The exchange is balking when more than 20,000 to 30,000 people attempt to use it at the same time -- about half its intended capacity, said the official. And the main contractor who built the site, CGI Federal, has been able to fix only about six of every 10 defects.
Government workers and technical contractors racing to repair the website have concluded, the official said, that the only way for large numbers of Americans to enroll in the health-care plans soon is by using other means so that the online system isn't overburdened.
This inside view of the halting nature of HealthCare.gov repairs is emerging as the insurance industry is working behind the scenes on contingency plans, in case the site continues to have problems. And it calls into question the repeated assurances by the White House and other top officials that the insurance exchange will work smoothly for the vast majority of Americans by Nov. 30. Speaking in Dallas a week ago, President Barack Obama said that the "website is already better than it was at the beginning of October, and by the end of this month, we anticipate that it is going to be working the way it is supposed to, all right?" The need for what the official called a "divide-and-conquer strategy" for enrollment puts more emphasis on alternate methods for buying health plans. These methods include federal call centers and insurance companies that sell policies directly to customers -- paths that are hobbled for now by some of the same technical problems affecting the federal website.
Julie Bataille, director of communications at the Centers for Medicare and Medicaid Services, which is part of the Health and Human Services Department, said: "We are working 24/7 to make improvements so that by the end of the month the site is working smoothly for the vast majority of users. We are making progress, including fixes to reduce error rates and get the site moving faster.
"The challenges we are addressing today," she added, "are a snapshot of November 12th, not November 30th."
Today, the House Oversight and Government Reform Committee is set to grill several high-ranking administration technology officials about the problems affecting the HealthCare.gov.
The volume problems mean that some people face frozen computer screens when they try to enter information -- and then get timeout errors, said the official with knowledge of the project.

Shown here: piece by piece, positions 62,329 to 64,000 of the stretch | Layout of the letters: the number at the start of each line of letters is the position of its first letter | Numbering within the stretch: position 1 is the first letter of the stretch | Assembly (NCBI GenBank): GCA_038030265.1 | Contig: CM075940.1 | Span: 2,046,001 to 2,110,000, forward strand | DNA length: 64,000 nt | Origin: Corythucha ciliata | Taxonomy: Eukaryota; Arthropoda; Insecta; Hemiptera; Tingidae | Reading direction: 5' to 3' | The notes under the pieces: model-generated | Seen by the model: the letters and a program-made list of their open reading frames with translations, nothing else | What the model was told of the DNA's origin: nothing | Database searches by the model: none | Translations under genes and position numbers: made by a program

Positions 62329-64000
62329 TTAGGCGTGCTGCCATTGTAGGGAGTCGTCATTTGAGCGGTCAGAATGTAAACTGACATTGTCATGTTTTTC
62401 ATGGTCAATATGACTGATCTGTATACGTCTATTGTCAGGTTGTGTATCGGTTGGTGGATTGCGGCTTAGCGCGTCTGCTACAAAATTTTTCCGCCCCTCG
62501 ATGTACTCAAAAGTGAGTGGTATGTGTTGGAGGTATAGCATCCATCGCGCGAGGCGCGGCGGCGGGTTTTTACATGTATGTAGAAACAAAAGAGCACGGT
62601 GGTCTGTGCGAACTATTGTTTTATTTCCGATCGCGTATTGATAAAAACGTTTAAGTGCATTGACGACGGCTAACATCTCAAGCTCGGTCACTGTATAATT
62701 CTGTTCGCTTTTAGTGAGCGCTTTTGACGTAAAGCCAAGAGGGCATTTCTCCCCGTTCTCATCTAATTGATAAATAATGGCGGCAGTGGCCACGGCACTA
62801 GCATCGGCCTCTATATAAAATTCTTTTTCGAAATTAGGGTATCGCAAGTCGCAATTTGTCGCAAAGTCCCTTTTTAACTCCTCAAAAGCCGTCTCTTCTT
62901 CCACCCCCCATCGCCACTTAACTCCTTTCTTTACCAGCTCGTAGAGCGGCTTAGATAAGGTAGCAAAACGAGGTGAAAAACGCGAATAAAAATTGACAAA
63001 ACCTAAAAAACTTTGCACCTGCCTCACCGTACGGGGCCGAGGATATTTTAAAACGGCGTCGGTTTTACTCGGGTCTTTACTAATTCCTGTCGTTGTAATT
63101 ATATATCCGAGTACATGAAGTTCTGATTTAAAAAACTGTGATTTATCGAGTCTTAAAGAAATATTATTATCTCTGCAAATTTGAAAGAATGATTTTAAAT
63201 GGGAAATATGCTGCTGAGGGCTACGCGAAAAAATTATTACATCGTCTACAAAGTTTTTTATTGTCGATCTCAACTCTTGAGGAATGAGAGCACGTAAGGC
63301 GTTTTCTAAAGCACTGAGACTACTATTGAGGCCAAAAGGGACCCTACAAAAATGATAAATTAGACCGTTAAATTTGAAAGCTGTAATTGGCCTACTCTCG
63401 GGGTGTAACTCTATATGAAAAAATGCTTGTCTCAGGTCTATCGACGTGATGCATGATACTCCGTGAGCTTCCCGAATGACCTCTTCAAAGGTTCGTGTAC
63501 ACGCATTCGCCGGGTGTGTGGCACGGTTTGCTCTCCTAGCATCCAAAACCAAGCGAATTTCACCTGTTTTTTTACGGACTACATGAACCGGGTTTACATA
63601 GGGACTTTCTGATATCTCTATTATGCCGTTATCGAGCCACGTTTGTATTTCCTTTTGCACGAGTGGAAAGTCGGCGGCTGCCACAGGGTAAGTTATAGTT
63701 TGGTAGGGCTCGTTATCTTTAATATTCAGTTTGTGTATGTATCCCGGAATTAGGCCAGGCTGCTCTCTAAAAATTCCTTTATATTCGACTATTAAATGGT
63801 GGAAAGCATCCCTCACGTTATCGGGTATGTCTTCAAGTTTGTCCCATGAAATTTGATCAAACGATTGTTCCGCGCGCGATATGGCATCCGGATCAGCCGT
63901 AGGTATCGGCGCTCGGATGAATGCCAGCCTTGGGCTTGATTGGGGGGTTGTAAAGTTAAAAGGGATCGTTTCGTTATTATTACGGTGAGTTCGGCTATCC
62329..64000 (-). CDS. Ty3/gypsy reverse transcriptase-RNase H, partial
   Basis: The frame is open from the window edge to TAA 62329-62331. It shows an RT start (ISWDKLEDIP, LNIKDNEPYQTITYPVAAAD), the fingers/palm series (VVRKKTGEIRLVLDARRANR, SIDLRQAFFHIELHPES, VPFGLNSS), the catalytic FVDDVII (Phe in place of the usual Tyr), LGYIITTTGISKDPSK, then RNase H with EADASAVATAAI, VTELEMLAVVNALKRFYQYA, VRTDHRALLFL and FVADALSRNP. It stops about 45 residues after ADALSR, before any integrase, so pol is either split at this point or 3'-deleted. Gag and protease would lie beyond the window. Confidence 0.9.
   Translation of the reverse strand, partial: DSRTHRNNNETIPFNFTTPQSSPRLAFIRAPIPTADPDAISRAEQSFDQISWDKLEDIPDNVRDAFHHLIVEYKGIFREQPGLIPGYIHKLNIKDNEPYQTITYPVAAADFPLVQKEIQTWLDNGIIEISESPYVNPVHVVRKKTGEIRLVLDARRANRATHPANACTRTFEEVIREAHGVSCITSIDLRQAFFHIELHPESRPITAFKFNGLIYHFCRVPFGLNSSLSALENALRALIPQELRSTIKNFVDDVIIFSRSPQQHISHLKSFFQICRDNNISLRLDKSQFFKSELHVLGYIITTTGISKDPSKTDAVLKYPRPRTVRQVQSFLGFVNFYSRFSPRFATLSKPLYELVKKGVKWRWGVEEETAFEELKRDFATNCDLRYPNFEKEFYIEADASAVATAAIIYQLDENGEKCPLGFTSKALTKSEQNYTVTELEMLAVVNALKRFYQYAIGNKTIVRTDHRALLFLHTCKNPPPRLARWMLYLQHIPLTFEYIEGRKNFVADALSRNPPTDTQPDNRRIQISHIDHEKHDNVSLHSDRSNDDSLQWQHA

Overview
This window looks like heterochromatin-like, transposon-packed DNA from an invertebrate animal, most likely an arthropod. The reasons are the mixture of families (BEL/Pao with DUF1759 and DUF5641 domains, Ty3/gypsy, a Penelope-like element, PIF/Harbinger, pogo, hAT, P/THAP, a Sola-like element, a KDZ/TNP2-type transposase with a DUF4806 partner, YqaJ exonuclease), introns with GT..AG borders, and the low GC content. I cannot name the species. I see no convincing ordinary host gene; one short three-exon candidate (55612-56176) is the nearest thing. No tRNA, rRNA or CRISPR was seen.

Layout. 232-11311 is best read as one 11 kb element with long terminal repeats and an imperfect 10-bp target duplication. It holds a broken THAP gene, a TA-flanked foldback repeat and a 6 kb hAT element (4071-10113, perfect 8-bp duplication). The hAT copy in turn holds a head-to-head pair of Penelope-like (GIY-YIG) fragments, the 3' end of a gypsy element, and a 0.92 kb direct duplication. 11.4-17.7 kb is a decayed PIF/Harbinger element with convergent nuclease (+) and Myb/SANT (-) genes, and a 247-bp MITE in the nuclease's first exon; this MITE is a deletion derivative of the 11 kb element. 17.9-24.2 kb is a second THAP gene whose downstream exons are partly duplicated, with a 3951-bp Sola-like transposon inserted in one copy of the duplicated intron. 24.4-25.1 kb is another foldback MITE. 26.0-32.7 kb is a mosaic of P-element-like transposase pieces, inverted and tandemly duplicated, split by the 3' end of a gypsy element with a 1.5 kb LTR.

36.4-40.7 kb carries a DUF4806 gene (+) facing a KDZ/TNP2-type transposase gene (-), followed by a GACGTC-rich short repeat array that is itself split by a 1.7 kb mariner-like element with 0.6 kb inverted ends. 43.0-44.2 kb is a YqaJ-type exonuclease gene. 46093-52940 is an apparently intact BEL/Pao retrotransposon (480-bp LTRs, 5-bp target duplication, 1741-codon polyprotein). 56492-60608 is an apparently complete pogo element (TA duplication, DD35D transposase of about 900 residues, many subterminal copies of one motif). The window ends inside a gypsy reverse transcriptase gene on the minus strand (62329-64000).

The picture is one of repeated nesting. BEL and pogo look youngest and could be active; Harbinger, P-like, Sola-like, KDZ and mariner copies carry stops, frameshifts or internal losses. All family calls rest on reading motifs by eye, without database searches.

Call centers have had problems, too. Within the network of 17 federally sponsored call locations staffed by more than 10,000 people, consumers are discovering that telephone representatives lack the authority to correct errors in online applications. And sometimes, consumers with more than routine questions are promised that specialists will call them back, but the calls never come.
Insurance companies, which have been pressing the White House for greater ability to sign up customers directly, are stuck at the moment, unable to complete enrollments. That is because they must connect with the federal online system to determine whether customers' incomes qualify them for tax credits to help pay for their insurance -- a part of the system that does not work.
According to the official, workers are trying to streamline the computer system so that it can handle outside queries from insurers and the call centers about whether people are eligible for subsidies. Technical workers hope to have this part of the system working within two to three weeks.
The work that remains to be done on the exchange is significant because the 2010 Affordable Care Act requires most Americans to have health insurance by Jan. 1. Under the law, the online marketplaces were supposed to be a central way for uninsured people to get coverage that is better and more affordable than their current policies.
Bataille said that the Department of Health and Human Services is emailing about 275,000 consumers who have gotten stuck while trying to shop for and buy health plans. The emails encourage them to try again.
Asked whether the website could handle all those consumers if they logged on at once, Bataille replied, "That's why we are sending this series of emails in waves."
The Centers for Medicare and Medicaid Services has said it has cut the waiting time for pages on the federal website from an average of eight seconds to one second and has reduced errors that have blocked consumers from 6 percent to 2 percent.
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